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Churchill, Sir Winston (Leonard Spencer) 1874-1965

 

Statesman, historian, and biographer, whose five years of war leadership (1940-45) secured him a central place in modern British history. Churchill is widely considered the greatest political figure in 20th-century Britain. He won the Nobel Prize for Literature in 1953. In was an open secret that he would have preferred the Nobel Peace Prize. Churchill's career was anything but predictable: he supported the Zionist movement in Palestine (1921-22), during the Abdication crisis (1926) he was loyal to Edward VIII, and during the 1945 election campaign he tried to brand Labour as a totalitarian party.

'Hitler knows that he will have to break us in this island or lose the war. If we can stand up to him, all Europe may be free and the life of the world may move forward into broad, sunlit uplands. But if we fail, the whole world, including the Unites States, including all that we have known and cared for, will sink into the abyss of a new Dark Age, made more sinister, and perhaps more protracted, by the lights of perverted science. Let us therefore brace ourselves to our duties, and so bear ourselves that, if the British Empire and its Commonwealth last for a thousand years, men will say, "This was their finest hour."' (Churchill in his speech on June 18, 1940)

Winston Churchill was the son of conservative politician Lord Randolph Churchill and his American wife, Jennie Jerome, and a direct descendant from the first Duke of Marlborough (1650-1722). Lady Randolph's second son, Jack, was born in 1880, and rumors circulated that he had a different father from Winston Churchill. "George Moore, the Anglo-Irish novelist, said she had 200 lovers, but apart from anything else the number is suspiciously round," Roy Jenkins wrote in his biography on Churchill. "I loved her dearly — but at a distance," Churchill later wrote of his mother in My Early Life (1930).

In school Churchill was at the bottom of his class, though had an excellent memory. From early on, the career and life of Lord Byron fascinated him, and in old age he could recite from memory long passages of Byron's verse. Between the two world wars, he was a member of the Byron society.

Nothing showed that  Churchill would became "the largest human being of our time" (Isaiah Berlin). Physically he was not a big man — at 5-foot-8 he was shorter than Harry Truman but about the same height than Lenin or Stalin. Churchill attended Harrow and Sandhurst, from which he graduated twentieth in a class of 130. Shortly after his father's death in 1895, he was commissioned in the Fourth Hussars. He soon obtained a leave, and worked during the Cuban war as a reporter for the London Daily Graphic.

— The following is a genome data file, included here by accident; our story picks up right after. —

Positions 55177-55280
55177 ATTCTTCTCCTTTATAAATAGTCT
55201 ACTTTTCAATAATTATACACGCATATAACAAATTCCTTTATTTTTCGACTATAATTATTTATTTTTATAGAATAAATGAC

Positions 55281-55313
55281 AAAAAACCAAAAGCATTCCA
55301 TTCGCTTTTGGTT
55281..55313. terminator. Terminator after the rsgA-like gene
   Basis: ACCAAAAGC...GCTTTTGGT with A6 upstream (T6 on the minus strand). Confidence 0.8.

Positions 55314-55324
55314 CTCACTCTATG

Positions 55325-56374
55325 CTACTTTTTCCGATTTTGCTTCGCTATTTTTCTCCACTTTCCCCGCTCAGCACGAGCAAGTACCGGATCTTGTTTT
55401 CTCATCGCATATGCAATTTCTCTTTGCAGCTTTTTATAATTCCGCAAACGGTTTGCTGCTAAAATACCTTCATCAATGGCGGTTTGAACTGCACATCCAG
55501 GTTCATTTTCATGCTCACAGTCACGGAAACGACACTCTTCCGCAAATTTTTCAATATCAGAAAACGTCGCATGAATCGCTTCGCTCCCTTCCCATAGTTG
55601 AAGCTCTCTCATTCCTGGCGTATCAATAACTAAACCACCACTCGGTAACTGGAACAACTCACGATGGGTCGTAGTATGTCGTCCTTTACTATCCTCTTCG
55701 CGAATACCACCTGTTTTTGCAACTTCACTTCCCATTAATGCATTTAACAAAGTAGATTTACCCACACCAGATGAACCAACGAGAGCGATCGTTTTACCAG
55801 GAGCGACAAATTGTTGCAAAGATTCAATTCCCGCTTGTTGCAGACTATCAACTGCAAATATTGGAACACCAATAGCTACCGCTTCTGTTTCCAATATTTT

"It is better to be making the news than taking it; to be an actor rather than a critic." (in The Malakand Field Force)

From 1896 to 1897 Churchill served as a soldier and journalist in India, and wrote the basis for The Story of the Malakand Field Force (1898). "Writing is an adventure," Churchill once said. "To begin with, it is a toy and amusement. Then it becomes a mistress, then it becomes a master, then it becomes a tyrant. The last phase it that just as you are about to be reconciled to your servitude, you kill the monster and fling him to the public."

In 1898 Churchill fought at the battle of Omdurman in Sudan, depicting his experiences in The River War (1899). Defending imperialist aggression, he later boasted of having shot at least three “savages.” Churchill's several books dealing with his early career include My African Journey (1908) and My Early Life. Churchill resigned his commission in 1899, and was assigned to cover the Boer War for the London Morning Post. His adventures, capture by the Boers, and a daring escape, made Churchill celebrity and hero on his return to England in 1900.

In 1900 Churchill was first elected to Parliament. He switched from conservatives to Liberal Party in 1904. In 1908 he married Clementine Ogilvy Hozier, with whom he had one son and three daughters. This relationship brought much happiness and security throughout Churchill's lifetime. Occasionally she read his speeches beforehand.  Between 1906 and 1911 Churchill served in various governmental posts, and was appointed lord of the admiralty in 1911. As home secretary (1910-11) he used troops against strikers in South Wales.